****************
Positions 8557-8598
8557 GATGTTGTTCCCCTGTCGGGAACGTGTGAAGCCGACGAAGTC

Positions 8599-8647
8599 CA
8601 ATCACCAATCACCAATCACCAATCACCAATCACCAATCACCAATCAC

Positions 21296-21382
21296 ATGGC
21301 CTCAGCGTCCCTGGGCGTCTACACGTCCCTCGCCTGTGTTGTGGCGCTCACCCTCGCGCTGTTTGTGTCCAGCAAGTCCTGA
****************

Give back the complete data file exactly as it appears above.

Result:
Positions 8557-8598
8557 GATGTTGTTCCCCTGTCGGGAACGTGTGAAGCCGACGAAGTC

Positions 8599-8647
8599 CA
8601 ATCACCAATCACCAATCACCAATCACCAATCACCAATCACCAATCAC

Positions 21296-21382
21296 ATGGC
21301 CTCAGCGTCCCTGGGCGTCTACACGTCCCTCGCCTGTGTTGTGGCGCTCACCCTCGCGCTGTTTGTGTCCAGCAAGTCCTGA